## Introduction to PyTorch Autograd

Automatic differentiation package or autograd helps in implementing automatic differentiation with the help of classes and functions where the differentiation is done on scalar-valued functions. Autograd is supported only for floating-point tensors. Grad = True keyword is required for the function to perform and a tensor in the code. This is basically an automatic differentiation engine that helps in managing neural network training. Nested functions are used in Autograd functionalities to perform the differentiation.

### What is PyTorch Autograd?

Training in neural networks happens in forwarding and backward propagation. Correct output is guessed beforehand and the input is made to predict these guesses in forwarding propagation. Parameters are adjusted based on the error in backward propagation. Error derivatives are collected based on the gradients and the parameters are optimized using gradient descent in backward propagation. Either the sum of gradients is computed for the given tensors or the sum of gradients of outputs is computed based on inputs.

### Create PyTorch Autograd

Two tensors should be created as the first step where grad = true is made. This makes autograd track all the movements.

`import torch`

x = torch.tensor([1., 2.], requires_grad=True)

y = torch.tensor([5., 3.], requires_grad=True)

Another tensor must be created from the above tensors.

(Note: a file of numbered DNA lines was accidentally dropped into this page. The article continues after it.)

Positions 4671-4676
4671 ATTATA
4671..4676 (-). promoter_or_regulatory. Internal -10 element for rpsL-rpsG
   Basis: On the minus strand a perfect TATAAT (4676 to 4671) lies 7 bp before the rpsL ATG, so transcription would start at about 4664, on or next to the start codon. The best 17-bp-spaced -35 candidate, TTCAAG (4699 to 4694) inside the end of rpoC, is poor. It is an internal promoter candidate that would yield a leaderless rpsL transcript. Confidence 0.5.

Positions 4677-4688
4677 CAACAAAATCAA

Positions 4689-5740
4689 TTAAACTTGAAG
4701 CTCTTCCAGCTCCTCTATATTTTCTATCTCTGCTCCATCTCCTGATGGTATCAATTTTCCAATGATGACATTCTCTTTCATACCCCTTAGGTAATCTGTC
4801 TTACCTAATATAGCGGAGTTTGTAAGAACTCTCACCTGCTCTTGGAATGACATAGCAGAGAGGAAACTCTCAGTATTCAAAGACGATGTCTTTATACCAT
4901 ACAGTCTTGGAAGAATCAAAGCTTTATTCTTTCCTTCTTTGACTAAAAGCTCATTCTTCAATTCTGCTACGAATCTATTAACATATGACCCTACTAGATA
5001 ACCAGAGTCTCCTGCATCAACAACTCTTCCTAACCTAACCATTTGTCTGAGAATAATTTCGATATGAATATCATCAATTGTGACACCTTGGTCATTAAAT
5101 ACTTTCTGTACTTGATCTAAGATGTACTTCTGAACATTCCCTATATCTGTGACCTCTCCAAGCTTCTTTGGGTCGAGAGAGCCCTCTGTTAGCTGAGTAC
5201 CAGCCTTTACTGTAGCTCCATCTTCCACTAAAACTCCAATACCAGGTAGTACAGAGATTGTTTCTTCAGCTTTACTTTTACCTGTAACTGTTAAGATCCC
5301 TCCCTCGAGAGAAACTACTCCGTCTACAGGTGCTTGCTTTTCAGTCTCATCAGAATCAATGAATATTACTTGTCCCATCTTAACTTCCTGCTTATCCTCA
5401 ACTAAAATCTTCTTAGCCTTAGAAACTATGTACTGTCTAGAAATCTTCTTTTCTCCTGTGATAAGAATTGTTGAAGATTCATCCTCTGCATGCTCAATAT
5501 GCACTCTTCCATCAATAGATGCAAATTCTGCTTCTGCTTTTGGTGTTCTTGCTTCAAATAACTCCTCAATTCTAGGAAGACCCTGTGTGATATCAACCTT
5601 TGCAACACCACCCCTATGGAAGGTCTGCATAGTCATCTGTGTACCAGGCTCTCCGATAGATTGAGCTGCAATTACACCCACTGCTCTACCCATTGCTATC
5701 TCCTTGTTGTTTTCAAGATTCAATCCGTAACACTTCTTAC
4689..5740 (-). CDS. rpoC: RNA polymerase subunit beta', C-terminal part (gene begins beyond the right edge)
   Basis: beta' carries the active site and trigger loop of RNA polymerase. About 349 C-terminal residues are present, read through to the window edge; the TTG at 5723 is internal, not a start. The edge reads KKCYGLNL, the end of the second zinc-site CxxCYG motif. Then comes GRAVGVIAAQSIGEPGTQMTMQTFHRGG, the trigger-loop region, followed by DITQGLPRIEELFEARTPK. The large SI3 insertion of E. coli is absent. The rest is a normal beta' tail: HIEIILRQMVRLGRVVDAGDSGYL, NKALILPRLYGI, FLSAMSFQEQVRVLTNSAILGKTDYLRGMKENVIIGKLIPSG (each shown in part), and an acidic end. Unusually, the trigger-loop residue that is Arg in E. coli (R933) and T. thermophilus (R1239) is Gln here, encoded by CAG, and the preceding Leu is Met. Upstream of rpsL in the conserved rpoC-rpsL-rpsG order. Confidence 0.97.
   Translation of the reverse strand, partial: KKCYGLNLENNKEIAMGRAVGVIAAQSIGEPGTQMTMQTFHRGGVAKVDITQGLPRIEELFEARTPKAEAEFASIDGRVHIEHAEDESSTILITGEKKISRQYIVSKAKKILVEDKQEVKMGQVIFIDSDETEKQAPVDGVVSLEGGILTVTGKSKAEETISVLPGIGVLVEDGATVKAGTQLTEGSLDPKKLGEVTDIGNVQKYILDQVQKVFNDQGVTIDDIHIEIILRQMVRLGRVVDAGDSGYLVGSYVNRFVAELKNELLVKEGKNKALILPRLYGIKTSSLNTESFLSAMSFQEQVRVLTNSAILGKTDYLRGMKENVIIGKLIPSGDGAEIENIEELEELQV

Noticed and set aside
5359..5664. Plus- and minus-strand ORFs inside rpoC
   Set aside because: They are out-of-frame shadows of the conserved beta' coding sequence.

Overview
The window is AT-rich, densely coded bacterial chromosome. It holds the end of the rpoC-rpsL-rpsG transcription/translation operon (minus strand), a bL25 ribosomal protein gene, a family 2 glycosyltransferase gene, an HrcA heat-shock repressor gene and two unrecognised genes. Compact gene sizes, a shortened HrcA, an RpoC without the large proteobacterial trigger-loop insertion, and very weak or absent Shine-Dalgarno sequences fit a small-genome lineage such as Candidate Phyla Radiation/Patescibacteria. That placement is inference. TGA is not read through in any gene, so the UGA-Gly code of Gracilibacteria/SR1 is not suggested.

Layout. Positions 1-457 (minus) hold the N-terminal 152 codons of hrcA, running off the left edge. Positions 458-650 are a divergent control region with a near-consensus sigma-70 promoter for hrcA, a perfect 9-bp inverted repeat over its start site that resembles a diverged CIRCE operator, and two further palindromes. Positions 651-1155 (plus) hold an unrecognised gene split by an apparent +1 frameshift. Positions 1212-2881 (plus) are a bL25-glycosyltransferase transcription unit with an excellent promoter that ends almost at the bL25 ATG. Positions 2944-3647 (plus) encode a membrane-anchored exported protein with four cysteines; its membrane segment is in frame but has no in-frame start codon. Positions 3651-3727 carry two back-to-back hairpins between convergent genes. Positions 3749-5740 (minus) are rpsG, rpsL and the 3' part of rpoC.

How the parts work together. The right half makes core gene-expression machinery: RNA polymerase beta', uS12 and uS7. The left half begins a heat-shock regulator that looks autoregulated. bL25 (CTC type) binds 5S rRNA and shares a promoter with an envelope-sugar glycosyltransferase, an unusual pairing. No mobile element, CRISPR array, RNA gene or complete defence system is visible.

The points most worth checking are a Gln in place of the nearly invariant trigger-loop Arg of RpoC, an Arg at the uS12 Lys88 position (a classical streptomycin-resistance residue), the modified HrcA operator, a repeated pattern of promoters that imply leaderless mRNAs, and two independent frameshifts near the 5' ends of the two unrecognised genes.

`W = 3x3 – y2`

Now considering x and y to be the parameters and W as the error, we write gradients with respect to the parameters and errors.

`∂W/∂x = 9x2`

∂W/∂y = -2y

These gradients are calculated and stored in .grad attribute. A gradient element should be passed as it is a vector and the gradient must be of the same shape as W.

`dW/dW = 1`

We can make this as a scalar as well.

`ext_grad = torch.tensor([2., 2.])`

W.backward(gradient=ext_grad)

print(9*x**2 == x.grad)

print(-2*y == y.grad)

a = torch.rand(3, 3)

b = torch.rand(3, 3)

c = torch.rand((3, 3), requires_grad=True)

x = a + b

print(f"Does `x` need gradients? : {x.requires_grad}")

y = a + c

print(f"Does `b` need gradients?: {y.requires_grad}")

Freezing parameters are done like this.

`from torch import nn, optim`

model_new = torchvision.models.resnet18(pretrained=True)

for parameter in model.parameters():

parameter.requires_grad = False

Linear layer is needed now.

models.fc = nn.Linear(256, 5)

Next step is to classify the optimizer.

Optimizer_req = optim.SGD(model.parameters(), lr=1e-5, momentum=0.5)

PyTorch Autograd explained

All the data records and operations executed are stored in Directed Acyclic Graph also called DAG which has function objects. Input tensors are considered as leaves and output tensors are considered as roots. All the gradients can be computed using the chain rule from roots to leaves. The requested operation is run to compute the tensor and the operation’s gradient function is maintained in DAG.

When backward() is called on the DAG root, the backward pass is started. Here the gradients are computed from all the .grad functions. They are stored in all the respective tensor’s .grad attribute and it is propagated to the leaf tensors using the chain rule in the tensor. Graphs are created from scratch that once the backward call happens, the graph is stopped and a new graph is populated. This is how the control flow statements are managed where the shape and size of each iteration are managed.